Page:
Overdubbing is possible only in Real Time: by selecting the Overdub Load Mode and pressing Load you will hear your first sequence while you layer on top. Overdub Load engages after the fifth metronome pulse and automatically ceases at the end of the base data, so think about your endings! If you're using the Juno 60, as I did, you can load six notes maximum at any one moment, though with the JP 8 you can load eight.

To indicate the remaining capacity of the memory, there's a five-way LED line going from 25% to Full. The individual LEDs light up as the memory is used and if Full is shown, the data will stop at the end of the measure.

Step loading is just as simple, by selection of one of the three step-timing values - quaver, quaver linked to triplet and semiquaver - which you choose as the shortest timing value equalling one step. To add to these are Tie, Rest and Measure End buttons which I'll explain in a moment (or a few steps). Every time you enter a chord, rest or single note the metronome sounds and advances one step - when a bar line is written the metronome sounds with an accent but there is no step advancement.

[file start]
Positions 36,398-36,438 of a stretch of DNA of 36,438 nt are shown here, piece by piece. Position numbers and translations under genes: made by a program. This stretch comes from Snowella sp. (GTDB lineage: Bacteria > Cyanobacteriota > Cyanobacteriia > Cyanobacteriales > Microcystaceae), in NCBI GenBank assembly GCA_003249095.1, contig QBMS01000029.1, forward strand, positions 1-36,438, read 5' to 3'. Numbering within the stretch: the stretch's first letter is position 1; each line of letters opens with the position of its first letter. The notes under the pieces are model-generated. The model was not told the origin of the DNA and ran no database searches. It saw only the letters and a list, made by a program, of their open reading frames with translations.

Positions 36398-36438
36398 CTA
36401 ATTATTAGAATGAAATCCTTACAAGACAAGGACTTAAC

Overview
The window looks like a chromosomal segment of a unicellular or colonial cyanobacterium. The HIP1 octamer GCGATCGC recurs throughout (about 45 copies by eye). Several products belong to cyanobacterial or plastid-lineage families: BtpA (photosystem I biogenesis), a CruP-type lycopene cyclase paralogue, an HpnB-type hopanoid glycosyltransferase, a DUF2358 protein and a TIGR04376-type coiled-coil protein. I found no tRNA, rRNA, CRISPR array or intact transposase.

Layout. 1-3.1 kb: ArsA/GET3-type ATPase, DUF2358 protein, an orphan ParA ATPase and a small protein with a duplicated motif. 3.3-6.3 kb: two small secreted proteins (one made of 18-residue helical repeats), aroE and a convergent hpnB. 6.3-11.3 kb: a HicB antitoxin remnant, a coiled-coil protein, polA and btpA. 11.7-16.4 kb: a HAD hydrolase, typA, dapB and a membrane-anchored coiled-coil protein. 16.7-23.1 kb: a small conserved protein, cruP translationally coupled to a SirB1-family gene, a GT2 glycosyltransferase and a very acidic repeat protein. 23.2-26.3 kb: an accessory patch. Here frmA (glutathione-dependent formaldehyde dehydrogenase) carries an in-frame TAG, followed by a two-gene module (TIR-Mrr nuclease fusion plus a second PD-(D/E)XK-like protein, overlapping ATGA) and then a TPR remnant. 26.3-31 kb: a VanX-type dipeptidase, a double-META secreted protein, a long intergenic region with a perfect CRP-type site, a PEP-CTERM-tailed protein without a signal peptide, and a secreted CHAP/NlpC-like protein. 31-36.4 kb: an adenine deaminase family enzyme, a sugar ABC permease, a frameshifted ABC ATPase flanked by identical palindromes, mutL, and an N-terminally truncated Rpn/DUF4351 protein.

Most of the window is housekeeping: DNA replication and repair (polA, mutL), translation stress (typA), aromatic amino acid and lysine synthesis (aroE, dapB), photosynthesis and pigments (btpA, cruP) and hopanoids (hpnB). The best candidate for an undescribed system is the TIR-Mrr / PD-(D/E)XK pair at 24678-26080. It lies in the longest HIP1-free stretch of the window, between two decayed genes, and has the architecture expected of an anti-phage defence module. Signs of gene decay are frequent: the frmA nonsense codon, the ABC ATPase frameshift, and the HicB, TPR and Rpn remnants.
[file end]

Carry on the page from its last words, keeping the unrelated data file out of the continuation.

Tie allows the step length to be lengthened and in doing so the note value increases, so if you're in semiquaver mode and you wish to enter a crotchet chord, you play the cord, release the keys and press the Tie button three times. Similarly, if inputting a Rest command of a crotchet you would press Rest four times as the shortest value is a semi-quaver or a 16th note.

There are a couple of extra things you can do with the Tie button whilst actually playing the notes. If you wish to have a passage phrased with Legato you can play/input the first note of the line then keep the Tie button depressed and play the remaining notes. This can be combined with Tying and Legato together.